Personally, but still with my team, it is all about keeping everyone whole, financially emotionally, psychologically, etc. I feel for small businesses and service-based companies that had to close and couldn’t work. It was intensely personal to keep everyone on the team employed, the business moving forward while respecting that even major companies were determining how to pivot to a remote environment and that we weren’t a top priority. Once we shored up the budget, my focus migrated to the emotional — how everyone was handling the challenges COVID presented- not only in their own work, but to their families who were going to lean on each other. The duration then became the psychology exercise. Everyone is powering through, making sacrifices, thankful, distributed, stretched or thin, but still supportive of each other and coming from a kind place with each other. That if frankly all I can ask and more than I can ask.
Can you share a few of the biggest work-related challenges you are facing during this pandemic? Can you share what you’ve done to address those challenges?
Primary one is keeping the team comfortable while working from home and making room for mental, physical, and emotional health. Some are extroverts who need more social interaction, some are working from home with family also working from home, some have kids that need attention while out of school, some are solo, and loneliness is all too real. We are all working that little bit extra to be there for each other and go that extra mile.
And all of this is before speaking about our apprentices who have shifted to online, synchronous learning from home and remote work environments — they thought they’d be going “TO” a classroom and a job. Now they’re having to assimilate remotely, with more limited access to coworkers; that lack of direct and casual interaction or knowing which person to connect with on what issue is more challenging in a digital environment. However, I would counter that it puts them on a level playing field with any other traditional new hire. My team is knocking it out of the park in managing their own personal life challenges and helping to get people through class and into their apprenticeship at the same completion levels as pre-COVID and addressing those new business challenges very nimbly in the process.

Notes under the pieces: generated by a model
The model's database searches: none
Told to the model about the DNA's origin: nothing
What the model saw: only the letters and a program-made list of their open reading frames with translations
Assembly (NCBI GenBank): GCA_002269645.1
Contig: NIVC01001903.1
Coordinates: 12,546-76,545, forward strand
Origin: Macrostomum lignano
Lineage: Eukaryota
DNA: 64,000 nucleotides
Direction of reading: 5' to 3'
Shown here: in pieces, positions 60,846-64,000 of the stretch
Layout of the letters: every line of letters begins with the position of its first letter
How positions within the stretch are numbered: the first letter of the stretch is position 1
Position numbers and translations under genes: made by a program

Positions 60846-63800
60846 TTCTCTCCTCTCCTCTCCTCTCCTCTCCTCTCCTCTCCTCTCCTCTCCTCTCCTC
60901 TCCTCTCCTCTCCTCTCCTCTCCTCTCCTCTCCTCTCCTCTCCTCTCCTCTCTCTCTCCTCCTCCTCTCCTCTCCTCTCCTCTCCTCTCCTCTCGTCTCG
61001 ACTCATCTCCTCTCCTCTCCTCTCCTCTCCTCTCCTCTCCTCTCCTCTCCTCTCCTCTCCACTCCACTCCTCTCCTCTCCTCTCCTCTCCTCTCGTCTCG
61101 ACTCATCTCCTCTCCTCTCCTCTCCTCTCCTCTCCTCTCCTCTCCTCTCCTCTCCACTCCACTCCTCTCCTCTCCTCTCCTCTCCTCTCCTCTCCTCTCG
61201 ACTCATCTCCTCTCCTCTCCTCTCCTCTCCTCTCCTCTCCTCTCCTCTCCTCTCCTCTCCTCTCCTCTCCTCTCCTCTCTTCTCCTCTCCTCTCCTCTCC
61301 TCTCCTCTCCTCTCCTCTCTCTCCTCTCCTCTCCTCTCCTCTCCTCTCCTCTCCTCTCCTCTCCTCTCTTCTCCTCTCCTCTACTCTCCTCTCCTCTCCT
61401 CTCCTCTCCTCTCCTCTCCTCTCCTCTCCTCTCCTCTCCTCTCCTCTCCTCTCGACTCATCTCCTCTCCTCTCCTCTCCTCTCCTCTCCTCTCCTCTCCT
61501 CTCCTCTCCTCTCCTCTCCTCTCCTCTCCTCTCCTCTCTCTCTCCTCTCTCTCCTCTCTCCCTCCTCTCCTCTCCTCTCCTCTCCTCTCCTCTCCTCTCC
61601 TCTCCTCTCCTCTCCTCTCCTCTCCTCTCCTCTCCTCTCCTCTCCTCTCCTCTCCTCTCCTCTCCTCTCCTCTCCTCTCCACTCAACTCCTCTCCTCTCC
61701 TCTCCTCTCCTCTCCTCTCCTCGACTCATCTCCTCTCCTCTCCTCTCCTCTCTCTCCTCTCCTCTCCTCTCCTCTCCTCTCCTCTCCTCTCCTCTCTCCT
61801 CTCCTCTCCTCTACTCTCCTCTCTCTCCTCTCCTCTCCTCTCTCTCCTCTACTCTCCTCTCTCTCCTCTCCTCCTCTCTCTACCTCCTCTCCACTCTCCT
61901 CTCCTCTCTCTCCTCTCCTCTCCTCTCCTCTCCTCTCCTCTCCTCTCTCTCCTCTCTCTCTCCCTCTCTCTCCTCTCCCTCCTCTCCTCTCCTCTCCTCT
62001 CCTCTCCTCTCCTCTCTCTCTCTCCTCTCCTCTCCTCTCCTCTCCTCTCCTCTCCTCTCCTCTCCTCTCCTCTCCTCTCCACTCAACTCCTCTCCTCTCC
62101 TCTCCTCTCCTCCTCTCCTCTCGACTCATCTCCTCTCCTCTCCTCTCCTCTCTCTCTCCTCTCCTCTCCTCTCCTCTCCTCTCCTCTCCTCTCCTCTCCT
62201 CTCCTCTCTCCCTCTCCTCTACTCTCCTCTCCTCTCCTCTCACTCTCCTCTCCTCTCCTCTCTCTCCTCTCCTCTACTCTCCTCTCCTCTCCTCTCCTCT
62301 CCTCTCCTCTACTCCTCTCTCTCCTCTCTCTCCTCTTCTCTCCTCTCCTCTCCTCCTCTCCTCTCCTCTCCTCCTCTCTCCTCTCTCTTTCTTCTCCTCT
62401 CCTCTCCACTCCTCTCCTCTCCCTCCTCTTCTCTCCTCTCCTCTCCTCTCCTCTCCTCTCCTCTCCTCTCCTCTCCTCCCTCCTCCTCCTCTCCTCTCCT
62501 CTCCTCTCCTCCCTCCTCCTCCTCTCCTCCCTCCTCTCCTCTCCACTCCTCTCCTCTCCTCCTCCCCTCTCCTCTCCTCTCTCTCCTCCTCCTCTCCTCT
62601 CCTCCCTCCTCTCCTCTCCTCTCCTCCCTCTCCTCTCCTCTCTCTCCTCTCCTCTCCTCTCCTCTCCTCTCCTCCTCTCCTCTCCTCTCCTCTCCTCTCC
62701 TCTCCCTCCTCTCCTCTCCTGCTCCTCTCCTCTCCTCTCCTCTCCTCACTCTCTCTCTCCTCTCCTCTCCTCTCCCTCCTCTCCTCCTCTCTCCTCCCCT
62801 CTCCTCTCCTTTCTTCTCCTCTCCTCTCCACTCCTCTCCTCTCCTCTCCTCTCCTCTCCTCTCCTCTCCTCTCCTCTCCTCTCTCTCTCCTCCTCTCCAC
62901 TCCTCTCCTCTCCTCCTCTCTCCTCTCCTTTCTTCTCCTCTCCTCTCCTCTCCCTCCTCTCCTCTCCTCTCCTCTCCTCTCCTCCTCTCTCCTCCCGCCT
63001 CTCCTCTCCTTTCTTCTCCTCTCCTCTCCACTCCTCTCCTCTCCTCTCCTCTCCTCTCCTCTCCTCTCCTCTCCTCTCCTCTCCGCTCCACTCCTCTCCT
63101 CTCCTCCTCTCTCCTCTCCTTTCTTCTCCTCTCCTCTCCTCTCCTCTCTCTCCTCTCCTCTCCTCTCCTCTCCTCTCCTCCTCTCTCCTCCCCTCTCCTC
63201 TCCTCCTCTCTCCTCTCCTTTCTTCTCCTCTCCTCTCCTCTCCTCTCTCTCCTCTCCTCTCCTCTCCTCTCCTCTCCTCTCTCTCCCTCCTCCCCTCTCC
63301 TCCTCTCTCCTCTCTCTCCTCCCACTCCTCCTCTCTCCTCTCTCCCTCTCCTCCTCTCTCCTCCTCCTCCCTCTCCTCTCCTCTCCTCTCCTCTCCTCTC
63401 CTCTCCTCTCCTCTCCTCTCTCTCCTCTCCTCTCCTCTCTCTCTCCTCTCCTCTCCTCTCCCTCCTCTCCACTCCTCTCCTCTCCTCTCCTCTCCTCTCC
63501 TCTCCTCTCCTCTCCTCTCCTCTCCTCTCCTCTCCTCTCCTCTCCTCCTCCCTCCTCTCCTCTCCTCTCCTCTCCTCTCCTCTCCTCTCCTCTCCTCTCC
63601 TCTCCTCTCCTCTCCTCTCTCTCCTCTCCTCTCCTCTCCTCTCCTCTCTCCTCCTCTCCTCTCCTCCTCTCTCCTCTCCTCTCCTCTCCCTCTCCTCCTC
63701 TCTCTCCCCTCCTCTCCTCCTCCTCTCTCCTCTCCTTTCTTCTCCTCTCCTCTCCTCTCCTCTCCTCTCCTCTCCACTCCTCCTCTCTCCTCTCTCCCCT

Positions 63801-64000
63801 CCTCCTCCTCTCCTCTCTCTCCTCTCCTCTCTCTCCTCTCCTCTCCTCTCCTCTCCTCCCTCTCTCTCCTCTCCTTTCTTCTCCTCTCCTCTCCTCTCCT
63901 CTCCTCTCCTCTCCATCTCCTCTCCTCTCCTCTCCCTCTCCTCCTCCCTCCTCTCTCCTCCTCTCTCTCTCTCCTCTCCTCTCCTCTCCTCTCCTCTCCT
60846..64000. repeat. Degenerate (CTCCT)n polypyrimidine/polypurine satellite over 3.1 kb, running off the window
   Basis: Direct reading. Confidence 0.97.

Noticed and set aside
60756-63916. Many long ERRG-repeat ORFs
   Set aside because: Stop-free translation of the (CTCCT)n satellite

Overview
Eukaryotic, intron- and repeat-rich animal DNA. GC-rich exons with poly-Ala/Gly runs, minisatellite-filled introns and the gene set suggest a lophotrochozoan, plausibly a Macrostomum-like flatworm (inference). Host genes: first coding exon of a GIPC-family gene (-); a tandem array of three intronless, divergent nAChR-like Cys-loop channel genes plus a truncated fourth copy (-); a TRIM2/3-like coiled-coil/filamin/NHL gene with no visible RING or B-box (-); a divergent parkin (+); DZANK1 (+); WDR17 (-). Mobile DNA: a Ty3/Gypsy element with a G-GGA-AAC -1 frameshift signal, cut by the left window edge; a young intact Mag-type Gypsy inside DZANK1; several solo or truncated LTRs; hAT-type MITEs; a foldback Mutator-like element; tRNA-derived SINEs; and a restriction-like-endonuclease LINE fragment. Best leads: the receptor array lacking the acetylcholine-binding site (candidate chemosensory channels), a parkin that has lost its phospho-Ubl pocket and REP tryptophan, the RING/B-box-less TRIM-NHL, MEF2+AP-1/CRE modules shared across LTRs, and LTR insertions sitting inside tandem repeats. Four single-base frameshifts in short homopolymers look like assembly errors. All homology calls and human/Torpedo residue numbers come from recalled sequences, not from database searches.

With anxiety at an all-time high it seems, what are some ways you’ve offered to support those in you’re closest too?
I think we’ve all gone through a painful period of adjustment, and I am no different. Checking in frequently is probably number one. Giving people the benefit of time is probably the best gift you can give. So, we call friends and family just to talk more often than we used to. Zoom has been a savior with friends as Happy Hour is more like 5 hours of catching up on a regular basis. There are lots of hard conversations taking place from some facing job insecurity to cancelled weddings and home-schooling challenges. Obviously #BLM is top of mind and leading to rich and hard conversations as well about how to be good ally’s, call out racism when you see it, and not avoid the hard topics. Usually, it’s just about being there to listen, not offering solutions. My significant other and I do regular pulse checks on each other, splitting household responsibilities between us, and finding space to have “me” time, but we’ve had more family dinners and game nights than normal, with my 15-year-old stepson, that and a lack of commute time have bought us more time together. And I think the dog is ready for us to go back to work, we’re getting in the way of his beauty-rest!
Obviously we can’t know for certain what the Post-Covid economy will look like, but we can reasonably assume that the Post-Covid economy will be a trying time for many people across the globe and also at the same time be a time of opportunity. Can you share a few of the opportunities that you anticipate in the Post-Covid economy?